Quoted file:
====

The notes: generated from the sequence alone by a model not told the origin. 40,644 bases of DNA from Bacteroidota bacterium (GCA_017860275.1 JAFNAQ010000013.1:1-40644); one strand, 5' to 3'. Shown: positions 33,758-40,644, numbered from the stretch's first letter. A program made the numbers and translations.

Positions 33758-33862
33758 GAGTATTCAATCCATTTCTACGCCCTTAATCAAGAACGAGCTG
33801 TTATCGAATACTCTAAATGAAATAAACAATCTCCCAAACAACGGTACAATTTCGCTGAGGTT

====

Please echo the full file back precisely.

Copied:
The notes: generated from the sequence alone by a model not told the origin. 40,644 bases of DNA from Bacteroidota bacterium (GCA_017860275.1 JAFNAQ010000013.1:1-40644); one strand, 5' to 3'. Shown: positions 33,758-40,644, numbered from the stretch's first letter. A program made the numbers and translations.

Positions 33758-33862
33758 GAGTATTCAATCCATTTCTACGCCCTTAATCAAGAACGAGCTG
33801 TTATCGAATACTCTAAATGAAATAAACAATCTCCCAAACAACGGTACAATTTCGCTGAGGTT